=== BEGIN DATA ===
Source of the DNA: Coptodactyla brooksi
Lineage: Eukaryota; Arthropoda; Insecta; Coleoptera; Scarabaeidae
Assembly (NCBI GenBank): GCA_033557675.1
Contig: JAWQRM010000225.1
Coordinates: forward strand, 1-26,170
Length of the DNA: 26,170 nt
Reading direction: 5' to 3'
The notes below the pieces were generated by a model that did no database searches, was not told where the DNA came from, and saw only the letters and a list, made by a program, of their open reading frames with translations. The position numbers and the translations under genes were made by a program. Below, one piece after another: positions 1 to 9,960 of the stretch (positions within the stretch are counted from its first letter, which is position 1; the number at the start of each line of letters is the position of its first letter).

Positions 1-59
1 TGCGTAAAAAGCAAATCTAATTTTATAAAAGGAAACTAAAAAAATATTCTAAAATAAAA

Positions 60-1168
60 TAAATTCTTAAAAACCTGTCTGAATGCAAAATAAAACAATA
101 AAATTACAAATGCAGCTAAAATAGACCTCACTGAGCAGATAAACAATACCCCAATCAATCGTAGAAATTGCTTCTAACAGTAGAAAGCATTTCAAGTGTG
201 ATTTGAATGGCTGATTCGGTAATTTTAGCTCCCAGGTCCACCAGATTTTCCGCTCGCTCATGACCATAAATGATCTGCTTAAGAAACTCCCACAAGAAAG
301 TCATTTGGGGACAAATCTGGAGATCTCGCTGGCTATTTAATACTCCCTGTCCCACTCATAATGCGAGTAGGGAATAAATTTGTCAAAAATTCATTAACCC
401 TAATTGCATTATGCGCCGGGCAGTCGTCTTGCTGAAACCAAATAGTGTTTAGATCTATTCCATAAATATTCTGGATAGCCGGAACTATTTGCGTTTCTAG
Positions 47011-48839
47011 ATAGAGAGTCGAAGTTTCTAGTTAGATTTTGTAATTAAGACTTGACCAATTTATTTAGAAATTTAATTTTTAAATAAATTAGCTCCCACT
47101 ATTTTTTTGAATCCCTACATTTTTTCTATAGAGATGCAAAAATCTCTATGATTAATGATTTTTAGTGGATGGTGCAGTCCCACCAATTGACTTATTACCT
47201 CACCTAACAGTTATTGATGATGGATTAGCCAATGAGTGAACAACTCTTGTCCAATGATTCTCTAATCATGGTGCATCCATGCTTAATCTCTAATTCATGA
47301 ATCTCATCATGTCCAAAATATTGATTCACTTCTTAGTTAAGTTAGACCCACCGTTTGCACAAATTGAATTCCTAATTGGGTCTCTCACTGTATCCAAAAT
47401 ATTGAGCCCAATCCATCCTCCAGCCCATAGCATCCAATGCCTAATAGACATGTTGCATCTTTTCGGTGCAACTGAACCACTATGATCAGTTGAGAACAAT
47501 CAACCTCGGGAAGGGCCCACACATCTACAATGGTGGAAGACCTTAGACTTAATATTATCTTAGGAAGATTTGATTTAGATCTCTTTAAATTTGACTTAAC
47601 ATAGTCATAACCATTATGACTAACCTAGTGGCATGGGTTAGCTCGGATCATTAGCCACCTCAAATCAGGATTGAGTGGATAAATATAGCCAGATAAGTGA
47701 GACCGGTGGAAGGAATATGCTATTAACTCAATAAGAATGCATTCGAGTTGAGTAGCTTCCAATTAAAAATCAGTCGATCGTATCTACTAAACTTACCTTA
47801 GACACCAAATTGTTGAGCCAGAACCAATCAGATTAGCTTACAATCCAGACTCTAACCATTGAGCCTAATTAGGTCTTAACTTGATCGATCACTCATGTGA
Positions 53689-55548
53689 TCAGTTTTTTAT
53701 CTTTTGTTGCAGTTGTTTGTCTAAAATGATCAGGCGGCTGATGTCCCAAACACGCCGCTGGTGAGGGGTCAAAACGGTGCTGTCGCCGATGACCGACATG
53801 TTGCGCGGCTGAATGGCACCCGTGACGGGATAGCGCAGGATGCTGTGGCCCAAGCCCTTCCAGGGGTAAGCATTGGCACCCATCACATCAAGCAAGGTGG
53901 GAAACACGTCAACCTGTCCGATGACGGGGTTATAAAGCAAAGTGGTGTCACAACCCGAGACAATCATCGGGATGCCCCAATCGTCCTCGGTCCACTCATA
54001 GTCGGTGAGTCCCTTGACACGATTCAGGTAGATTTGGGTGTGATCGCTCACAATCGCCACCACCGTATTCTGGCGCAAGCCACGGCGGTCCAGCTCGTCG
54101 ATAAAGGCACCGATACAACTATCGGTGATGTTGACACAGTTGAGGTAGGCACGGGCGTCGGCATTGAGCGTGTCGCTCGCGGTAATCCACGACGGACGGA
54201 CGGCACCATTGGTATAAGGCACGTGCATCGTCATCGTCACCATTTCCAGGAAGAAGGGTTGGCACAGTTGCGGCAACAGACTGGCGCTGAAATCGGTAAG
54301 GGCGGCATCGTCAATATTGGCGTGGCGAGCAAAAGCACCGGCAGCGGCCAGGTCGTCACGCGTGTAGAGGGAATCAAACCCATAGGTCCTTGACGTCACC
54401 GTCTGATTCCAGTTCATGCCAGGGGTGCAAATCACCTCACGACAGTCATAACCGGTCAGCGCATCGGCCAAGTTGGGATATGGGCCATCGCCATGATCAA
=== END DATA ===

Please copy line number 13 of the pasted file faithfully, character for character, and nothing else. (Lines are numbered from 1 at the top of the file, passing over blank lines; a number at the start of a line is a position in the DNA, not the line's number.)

101 AAATTACAAATGCAGCTAAAATAGACCTCACTGAGCAGATAAACAATACCCCAATCAATCGTAGAAATTGCTTCTAACAGTAGAAAGCATTTCAAGTGTG